Margaret Libonati

Margaret Libonati
Mentor: Veronica Hinman

Identification and Analysis of the Sea Star Gene gcm cis-regulatory Module

The expression of pigment cells in sea urchins is an example of the evolution of new cell types. A possible event that could lead to novel cell types is a change in cis-regulation of genes involved in expression of specific cell types. The cis-regulatory module (CRM) is a segment of the gene with transcription factor (TF) binding sites, which makes it essential for the regulation and expression of the gene. The purpose of this project is to identify and analyze the CRM of the sea star gene, gcm. Gcm is responsible for the activation of expression of pigment synthesis genes such as pks and fmo. Gcm­-expressing cells originate from the sea star ectoderm, but gcm is expressed in the sea urchin mesoderm. Because the sea star mesoderm lacks pigment cells, embryonic pigment cell expression may have evolved in sea urchins. We propose that a change in the cis-regulation of the gcm gene enables gcm expression in the sea urchin mesoderm and resulted in a novel cell type. By comparing the previously identified sea urchin gcm CRM (Ransick et al., 2006) with that of the sea star, it will be possible to determine how a change in cis-regulation of gcm results in gcm and pigment synthesis gene expression in sea urchin in addition to a gain of expression in the mesoderm. The first goal of this project is to isolate the region of the sea star gcm gene containing a CRM. The major techniques used in this portion of the project are PCR, restriction enzyme digestion, ligation and transformation using electroporation. Regions possibly containing the CRM will be analyzed using a program called ClusterBuster in order to find putative transcription factor binding sites. Cloned regions of sea star gcm possibly containing CRMs will be injected into the sea star embryo. Secondly, specific expression within the ectoderm will be analyzed using in situ hybridization in order to further the understanding of the evolutionary differences between the gcm of sea urchins and sea stars. In addition, this project will include the injection of the known sea urchin CRM into sea star embryos. If new patterns of expression are observed in the sea star embryos, this may indicate that specific transcription factors are necessary for the regulation of gcm expression in sea urchins, but not in sea star regulation of gcm expression. This will lead to more research on the TFs involved in gcm regulation and expression and will expand the gene regulatory network.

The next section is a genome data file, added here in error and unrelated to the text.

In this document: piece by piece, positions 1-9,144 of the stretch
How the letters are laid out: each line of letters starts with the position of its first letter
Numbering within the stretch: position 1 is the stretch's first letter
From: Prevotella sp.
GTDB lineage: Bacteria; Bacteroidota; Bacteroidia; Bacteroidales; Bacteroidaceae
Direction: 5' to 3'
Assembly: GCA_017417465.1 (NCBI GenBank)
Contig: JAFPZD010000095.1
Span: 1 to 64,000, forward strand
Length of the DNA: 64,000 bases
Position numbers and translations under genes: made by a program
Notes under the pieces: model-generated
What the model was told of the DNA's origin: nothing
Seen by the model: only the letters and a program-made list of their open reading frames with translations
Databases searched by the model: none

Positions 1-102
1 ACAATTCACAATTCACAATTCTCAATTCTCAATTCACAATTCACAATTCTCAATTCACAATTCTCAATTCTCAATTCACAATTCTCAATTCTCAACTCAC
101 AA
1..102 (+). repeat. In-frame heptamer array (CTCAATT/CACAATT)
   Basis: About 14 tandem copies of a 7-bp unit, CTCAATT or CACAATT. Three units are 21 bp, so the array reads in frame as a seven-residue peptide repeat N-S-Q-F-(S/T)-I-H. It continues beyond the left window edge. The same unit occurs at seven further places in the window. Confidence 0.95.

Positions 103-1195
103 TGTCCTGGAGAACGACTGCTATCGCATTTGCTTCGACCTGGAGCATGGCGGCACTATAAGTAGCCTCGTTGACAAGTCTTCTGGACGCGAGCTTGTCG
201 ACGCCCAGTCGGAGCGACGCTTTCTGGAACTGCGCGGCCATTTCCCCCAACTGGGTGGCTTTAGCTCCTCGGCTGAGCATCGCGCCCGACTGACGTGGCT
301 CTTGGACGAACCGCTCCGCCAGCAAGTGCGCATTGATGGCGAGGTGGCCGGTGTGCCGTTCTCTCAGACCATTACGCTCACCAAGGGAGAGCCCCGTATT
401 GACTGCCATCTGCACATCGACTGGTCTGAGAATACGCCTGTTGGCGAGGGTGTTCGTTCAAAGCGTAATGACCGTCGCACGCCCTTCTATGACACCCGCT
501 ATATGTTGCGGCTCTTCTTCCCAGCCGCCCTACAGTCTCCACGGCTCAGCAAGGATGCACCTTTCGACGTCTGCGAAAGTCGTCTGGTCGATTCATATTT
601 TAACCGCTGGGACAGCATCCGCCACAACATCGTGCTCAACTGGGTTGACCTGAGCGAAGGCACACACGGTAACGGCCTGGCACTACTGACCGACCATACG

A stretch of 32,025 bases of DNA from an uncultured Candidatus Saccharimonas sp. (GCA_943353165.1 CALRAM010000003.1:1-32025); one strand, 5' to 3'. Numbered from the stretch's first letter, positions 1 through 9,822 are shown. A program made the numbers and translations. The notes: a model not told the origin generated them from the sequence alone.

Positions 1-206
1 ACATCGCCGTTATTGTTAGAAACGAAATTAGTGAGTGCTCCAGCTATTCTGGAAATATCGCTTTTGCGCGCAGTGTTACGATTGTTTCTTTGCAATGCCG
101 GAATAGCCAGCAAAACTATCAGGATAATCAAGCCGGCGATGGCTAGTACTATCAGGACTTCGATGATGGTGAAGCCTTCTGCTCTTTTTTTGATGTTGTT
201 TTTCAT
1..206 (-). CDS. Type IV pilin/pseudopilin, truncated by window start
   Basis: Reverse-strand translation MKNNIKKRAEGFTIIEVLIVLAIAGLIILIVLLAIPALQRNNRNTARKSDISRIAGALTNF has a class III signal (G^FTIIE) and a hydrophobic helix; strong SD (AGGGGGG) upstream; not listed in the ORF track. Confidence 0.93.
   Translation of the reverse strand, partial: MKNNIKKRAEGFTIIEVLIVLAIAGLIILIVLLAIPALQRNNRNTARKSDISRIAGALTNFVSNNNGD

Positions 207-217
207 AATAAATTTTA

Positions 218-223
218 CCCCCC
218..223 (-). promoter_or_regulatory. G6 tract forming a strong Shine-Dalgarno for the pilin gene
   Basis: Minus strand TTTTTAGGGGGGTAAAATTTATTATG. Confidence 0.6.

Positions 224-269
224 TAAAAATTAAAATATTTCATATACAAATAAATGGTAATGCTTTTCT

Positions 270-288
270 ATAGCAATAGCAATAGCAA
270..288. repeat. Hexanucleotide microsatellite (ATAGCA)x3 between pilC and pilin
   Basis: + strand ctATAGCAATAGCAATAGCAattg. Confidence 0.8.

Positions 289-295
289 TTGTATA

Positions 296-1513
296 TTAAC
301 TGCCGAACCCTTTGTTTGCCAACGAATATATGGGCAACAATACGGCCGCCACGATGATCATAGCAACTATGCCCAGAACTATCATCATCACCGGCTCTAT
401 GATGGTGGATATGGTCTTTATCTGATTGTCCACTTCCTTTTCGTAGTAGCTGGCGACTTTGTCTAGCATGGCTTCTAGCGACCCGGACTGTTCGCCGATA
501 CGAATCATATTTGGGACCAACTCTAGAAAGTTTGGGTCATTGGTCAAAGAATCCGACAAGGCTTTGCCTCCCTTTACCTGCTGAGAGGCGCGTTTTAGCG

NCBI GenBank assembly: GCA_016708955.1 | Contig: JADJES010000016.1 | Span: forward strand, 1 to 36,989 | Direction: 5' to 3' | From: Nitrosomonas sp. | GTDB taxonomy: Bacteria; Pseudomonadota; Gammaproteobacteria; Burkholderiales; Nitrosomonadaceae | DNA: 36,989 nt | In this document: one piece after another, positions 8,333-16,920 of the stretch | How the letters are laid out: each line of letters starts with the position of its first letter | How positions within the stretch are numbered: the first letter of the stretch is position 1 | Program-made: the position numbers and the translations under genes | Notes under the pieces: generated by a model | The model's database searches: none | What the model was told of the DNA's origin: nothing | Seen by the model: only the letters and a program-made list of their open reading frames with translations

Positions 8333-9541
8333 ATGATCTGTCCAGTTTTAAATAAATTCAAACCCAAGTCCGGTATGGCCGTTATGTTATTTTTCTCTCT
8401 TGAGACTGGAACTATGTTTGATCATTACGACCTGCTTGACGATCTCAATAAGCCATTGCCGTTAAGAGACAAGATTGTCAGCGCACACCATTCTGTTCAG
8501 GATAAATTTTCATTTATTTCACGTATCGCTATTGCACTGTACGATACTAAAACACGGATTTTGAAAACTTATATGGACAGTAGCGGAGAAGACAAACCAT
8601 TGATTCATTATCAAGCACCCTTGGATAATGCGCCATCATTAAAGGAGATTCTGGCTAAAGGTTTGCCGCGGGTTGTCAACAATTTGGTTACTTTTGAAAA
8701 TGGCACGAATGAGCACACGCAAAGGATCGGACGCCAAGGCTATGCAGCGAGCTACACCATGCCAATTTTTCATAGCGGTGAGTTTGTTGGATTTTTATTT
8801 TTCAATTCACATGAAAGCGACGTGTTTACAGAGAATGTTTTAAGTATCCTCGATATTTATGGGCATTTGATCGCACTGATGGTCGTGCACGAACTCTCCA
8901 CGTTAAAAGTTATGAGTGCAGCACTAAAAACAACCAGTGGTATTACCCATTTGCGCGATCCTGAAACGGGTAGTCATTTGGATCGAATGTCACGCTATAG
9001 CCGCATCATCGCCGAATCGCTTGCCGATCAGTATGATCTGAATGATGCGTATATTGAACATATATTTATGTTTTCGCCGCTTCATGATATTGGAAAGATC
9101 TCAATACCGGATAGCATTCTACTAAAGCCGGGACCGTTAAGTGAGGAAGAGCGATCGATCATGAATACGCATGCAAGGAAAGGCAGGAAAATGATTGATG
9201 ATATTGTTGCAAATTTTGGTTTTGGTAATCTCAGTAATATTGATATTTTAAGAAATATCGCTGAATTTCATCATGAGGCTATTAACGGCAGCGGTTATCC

Andrew McCoy

Andrew McCoy
Mentor: Peter Berget

Thrombin Biosensors and Characterization of the Fluorogen-Activating Protein (FAP) Platform

Proteases are proteins that cleave peptide bonds in other proteins and play a significant role in normal and pathological physiology. Thrombin is a serine protease involved at multiple steps in the blood coagulation pathway including activation of Factors V, VIII and XI, cleavage of fibrinogen and of Protease Activated Receptors (PARs). New technologies that are specific and can measure protease activity directly are needed for research and clinical studies. Using a fluorogen activating protein (FAP) platform, thrombin biosensors were designed with cleavage sites from PAR-1 and with various linker lengths separating the fluorogen activating component from the signal blocking component of the biosensor. These constructs were expressed in Escherichia coli (E.coli) and the cleavage activity of the purified biosensors was assayed in vitro using fluorometry and SDS-PAGE analysis. The biosensors with PAR-1 sequences were cleaved with thrombin and fluorogen was activated following cleavage.  A control sequence was not cleaved. Kcat/Km and fluorometry results indicate that the length of the cleavage sequence and the length of the linker impacted the cleavage of the biosensor. Further studies of structure, specificity and functionality will characterize the biosensors and allow for the development of general design specifications.